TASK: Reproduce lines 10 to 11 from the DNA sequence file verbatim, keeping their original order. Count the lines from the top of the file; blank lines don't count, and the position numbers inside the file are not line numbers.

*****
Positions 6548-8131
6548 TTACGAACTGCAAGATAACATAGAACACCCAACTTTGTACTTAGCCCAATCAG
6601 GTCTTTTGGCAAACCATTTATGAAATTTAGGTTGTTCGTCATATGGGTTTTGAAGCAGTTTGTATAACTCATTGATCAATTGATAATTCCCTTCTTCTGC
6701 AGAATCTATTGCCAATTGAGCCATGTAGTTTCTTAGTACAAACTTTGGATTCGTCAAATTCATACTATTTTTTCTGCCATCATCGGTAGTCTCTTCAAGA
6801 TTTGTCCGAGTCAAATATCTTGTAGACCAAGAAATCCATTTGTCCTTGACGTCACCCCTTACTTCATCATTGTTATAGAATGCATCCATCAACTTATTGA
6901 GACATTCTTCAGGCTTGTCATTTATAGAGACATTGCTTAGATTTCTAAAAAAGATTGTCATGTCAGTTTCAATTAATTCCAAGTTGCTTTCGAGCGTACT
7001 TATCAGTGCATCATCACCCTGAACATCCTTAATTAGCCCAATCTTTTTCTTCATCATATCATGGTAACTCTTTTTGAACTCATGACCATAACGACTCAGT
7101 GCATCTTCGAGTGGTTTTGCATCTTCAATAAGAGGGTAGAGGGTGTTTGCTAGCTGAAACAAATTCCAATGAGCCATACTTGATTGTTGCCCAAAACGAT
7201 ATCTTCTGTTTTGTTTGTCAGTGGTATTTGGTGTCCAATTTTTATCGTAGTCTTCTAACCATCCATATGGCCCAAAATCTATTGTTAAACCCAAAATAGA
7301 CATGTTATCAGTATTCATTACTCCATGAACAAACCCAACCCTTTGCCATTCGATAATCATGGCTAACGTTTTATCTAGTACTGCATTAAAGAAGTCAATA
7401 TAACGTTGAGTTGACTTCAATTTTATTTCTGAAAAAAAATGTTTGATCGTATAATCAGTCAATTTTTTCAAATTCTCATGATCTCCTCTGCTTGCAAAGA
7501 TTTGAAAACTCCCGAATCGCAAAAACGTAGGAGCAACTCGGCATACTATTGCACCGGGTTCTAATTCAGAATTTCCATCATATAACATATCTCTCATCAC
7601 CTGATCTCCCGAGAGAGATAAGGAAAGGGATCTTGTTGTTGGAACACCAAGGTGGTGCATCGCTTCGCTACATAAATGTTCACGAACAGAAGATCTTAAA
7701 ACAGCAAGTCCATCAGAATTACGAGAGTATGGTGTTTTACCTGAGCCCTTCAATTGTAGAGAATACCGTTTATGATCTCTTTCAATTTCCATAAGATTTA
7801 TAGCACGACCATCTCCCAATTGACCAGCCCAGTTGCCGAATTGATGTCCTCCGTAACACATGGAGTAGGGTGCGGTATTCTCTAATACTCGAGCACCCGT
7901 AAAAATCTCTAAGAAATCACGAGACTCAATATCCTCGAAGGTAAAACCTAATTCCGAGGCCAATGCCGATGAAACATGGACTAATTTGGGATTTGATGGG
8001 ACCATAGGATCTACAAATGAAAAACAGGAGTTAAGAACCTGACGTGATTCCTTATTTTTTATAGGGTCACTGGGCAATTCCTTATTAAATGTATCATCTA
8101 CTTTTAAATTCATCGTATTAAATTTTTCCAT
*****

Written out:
7301 CATGTTATCAGTATTCATTACTCCATGAACAAACCCAACCCTTTGCCATTCGATAATCATGGCTAACGTTTTATCTAGTACTGCATTAAAGAAGTCAATA
7401 TAACGTTGAGTTGACTTCAATTTTATTTCTGAAAAAAAATGTTTGATCGTATAATCAGTCAATTTTTTCAAATTCTCATGATCTCCTCTGCTTGCAAAGA